Unlike some recent federal education funding initiatives, the pandemic emergency funding laws do not require schools to report particular outcomes of spending as a condition for receiving funds.

What are the odds that the federal government approves another COVID relief package for schools?

The three prior coronavirus aid deals for schools have brought roughly $190 billion in dedicated funding for state education departments and local school systems. In addition, the American Rescue Plan, the third COVID-19 relief package that included money for K-12, provided $350 billion in funding for state and local governments that could also end up benefiting public schools. Since Biden signed the American Rescue Plan in March, there hasn’t been much talk about passing another package for schools structured along the same lines. Amid some concerns about inflation, policymakers might not be interested in another relief package unless the economy significantly weakens.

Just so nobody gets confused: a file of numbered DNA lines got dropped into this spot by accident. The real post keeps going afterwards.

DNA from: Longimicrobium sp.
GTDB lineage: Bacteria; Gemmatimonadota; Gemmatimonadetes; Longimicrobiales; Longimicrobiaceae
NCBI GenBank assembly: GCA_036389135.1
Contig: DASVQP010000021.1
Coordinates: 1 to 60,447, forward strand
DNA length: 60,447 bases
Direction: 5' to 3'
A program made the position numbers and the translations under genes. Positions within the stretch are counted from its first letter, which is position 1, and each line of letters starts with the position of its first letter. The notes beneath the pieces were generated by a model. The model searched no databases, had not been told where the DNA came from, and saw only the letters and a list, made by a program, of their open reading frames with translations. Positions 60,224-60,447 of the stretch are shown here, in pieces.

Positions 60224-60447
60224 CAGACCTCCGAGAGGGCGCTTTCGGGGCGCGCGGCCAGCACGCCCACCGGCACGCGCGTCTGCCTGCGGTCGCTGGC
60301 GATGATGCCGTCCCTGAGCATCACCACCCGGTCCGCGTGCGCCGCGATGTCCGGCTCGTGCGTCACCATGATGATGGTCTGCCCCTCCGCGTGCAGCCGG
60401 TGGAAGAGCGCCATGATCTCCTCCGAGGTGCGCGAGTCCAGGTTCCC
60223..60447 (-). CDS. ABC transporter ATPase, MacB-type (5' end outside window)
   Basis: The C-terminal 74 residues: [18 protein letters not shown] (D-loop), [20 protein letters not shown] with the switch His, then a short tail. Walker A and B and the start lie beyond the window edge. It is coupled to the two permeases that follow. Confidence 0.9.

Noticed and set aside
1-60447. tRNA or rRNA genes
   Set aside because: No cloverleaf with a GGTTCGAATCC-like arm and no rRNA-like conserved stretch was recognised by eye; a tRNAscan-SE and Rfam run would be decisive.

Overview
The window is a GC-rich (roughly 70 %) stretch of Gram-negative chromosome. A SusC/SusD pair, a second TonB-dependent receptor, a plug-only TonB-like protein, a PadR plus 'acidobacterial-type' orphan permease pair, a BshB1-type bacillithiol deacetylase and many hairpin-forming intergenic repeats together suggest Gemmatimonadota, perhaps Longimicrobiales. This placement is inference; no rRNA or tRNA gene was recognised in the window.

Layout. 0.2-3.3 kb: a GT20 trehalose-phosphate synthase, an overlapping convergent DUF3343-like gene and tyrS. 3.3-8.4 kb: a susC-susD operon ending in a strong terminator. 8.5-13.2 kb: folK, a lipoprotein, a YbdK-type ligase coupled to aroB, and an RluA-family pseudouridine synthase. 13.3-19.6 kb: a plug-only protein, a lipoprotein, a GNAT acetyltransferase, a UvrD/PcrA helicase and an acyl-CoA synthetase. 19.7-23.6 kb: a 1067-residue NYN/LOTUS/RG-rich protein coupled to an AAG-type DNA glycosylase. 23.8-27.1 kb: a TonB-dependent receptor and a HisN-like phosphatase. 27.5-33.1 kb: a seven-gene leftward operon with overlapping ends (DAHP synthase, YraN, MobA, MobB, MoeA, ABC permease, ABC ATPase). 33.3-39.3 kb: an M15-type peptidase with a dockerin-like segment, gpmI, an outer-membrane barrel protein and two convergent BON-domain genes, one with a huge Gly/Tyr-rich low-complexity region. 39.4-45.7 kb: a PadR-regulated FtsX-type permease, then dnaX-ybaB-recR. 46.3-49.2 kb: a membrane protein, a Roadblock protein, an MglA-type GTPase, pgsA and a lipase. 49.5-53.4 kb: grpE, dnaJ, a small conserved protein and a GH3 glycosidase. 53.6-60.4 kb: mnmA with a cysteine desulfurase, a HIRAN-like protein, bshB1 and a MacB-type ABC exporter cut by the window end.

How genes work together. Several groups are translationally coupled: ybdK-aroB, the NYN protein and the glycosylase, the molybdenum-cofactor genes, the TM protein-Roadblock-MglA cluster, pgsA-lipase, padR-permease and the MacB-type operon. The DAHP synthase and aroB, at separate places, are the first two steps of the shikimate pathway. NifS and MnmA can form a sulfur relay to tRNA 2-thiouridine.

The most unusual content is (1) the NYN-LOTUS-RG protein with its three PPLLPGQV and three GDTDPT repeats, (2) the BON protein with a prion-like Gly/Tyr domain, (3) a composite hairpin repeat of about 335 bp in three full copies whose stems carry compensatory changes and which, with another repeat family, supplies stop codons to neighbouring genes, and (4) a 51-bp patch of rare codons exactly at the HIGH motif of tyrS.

However, that’s not the whole story. Lobbyists are pushing hard for Congress to include funding for school infrastructure in a massive $3.5 trillion budget deal from Democrats. If it is enacted, this deal, over its 10-year lifespan, could help officials address longstanding concerns about issues like air quality that many have linked with the spread of the virus. It’s also possible the deal could broaden access to free school meals and provide more money to support K-12 school leaders and teacher-residency programs. More broadly, that deal could support things like universal prekindergarten for 3- and 4-year olds, an extension of a recently expanded child tax credit, and more. Those wouldn’t be direct new funding streams for schools, but supporters say that among other things they could provide significant downstream benefits to K-12 schools.